Power, Painting, and Poetry: Mixed-Race Ekphrasis in Natasha Trethewey’s Thrall



Natasha Trethewey, Thrall, mixed race studies, ekphrasis, poetry


Painting, and Poetry: Mixed-Race Ekphrasis in Natasha Trethewey’s Thrall

Abstract: This article contributes to scholarly conversations regarding developments in ekphrasis, by combining the field of mixed race studies with ekphrastic concerns in an innovative technique theorized as ‘mixed-race ekphrasis.’ The heuristic potential of the technique will be explored through close readings of Natasha Trethewey’s book of poetry Thrall (2012). In particular, her renderings of the historical art form of Mexican casta paintings interconnects issues of mixed-race identity across the visual and the textual and encourages links between nationalized and historical conceptions of race. Although these paintings were produced hundreds of years ago, the social categorization and hegemonic power they represent are still visible in current race relations and notions of white supremacy. I argue that Trethewey uses mixed-race ekphrasis in her casta painting poems in Thrall to reclaim the agency of (self-)representation of mixed-race people by (re)negotiating race-related power relationships, and critically addressing mixed-race classifications and representations.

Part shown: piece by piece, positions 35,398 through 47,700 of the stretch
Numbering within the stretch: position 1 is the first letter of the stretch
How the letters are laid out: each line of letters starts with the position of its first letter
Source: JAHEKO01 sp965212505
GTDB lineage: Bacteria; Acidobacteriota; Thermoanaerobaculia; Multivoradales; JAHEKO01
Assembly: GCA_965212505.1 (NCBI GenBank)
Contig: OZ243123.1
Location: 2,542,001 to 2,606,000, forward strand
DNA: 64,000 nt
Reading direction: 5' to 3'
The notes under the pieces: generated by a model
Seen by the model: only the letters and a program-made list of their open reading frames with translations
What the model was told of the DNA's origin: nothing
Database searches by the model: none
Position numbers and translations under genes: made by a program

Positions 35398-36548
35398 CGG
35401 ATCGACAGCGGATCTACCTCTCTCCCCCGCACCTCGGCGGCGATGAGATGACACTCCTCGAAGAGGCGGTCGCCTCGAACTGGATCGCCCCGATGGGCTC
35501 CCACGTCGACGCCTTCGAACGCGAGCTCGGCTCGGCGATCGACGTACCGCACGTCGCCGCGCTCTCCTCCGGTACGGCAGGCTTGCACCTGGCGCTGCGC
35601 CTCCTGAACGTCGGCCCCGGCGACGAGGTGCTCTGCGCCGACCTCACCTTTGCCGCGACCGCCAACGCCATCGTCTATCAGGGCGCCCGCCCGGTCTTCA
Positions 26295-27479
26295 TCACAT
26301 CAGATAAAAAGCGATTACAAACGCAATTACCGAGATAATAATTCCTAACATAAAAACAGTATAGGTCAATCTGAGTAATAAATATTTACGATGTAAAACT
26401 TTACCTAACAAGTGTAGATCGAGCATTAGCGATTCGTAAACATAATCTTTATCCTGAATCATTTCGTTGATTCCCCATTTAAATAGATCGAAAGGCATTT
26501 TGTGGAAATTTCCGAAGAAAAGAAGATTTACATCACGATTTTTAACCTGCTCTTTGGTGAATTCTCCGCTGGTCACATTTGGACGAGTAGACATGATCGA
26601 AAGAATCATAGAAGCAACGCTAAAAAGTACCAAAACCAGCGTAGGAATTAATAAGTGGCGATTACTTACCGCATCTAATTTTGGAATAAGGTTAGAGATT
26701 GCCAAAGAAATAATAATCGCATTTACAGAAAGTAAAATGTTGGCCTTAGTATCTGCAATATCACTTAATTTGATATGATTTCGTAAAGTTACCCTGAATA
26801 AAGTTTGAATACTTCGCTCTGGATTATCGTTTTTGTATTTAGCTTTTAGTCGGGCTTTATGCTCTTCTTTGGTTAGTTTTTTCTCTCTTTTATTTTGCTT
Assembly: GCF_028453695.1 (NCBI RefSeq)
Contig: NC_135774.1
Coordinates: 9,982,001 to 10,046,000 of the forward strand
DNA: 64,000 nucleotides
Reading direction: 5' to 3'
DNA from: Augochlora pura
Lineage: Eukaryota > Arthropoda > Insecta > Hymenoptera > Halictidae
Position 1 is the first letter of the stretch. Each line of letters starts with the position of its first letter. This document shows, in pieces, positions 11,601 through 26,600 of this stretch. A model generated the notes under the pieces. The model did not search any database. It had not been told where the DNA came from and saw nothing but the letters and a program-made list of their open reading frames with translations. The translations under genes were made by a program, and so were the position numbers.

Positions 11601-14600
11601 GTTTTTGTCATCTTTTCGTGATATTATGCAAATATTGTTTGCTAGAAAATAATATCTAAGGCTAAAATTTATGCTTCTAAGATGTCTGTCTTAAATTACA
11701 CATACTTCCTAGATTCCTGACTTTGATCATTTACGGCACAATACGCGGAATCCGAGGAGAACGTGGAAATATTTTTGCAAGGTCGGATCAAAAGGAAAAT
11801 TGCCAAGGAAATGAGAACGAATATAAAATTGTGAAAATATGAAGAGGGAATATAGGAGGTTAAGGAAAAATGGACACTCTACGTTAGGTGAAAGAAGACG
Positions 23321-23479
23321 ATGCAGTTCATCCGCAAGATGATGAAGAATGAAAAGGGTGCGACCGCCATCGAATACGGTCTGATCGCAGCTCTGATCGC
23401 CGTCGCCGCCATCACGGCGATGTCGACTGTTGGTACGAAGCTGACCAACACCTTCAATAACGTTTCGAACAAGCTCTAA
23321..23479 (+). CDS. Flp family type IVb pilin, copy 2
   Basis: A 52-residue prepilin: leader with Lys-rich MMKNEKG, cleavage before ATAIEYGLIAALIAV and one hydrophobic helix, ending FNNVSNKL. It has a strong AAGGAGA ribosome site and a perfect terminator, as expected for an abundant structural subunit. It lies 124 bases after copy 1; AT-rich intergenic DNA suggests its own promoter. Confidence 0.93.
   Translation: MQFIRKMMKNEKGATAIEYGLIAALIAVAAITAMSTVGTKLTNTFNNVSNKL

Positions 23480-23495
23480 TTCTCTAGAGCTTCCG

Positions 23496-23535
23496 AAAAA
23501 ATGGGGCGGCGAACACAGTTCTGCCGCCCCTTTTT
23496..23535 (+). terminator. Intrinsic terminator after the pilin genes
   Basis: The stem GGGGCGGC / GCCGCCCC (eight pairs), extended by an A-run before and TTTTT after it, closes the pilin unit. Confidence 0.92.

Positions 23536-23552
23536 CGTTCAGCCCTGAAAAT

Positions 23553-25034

Author Biography

Juliann Knaus, University of Graz

Juliann Knaus is currently a PhD candidate, research associate, and instructor at the Uni­versity of Graz, Austria. She works at The Centre for Intermediality Studies in Graz (CIMIG) and teaches undergraduate classes with a focus on literary studies and intermediality studies. Her research interests are rooted in the fields of Critical Race Studies, Critical Mixed Race Studies, and Intermediality Studies. Her current project explores the role of hair as a medial, political, cultural, and historical force in contemporary multi-ethnic North-American drama.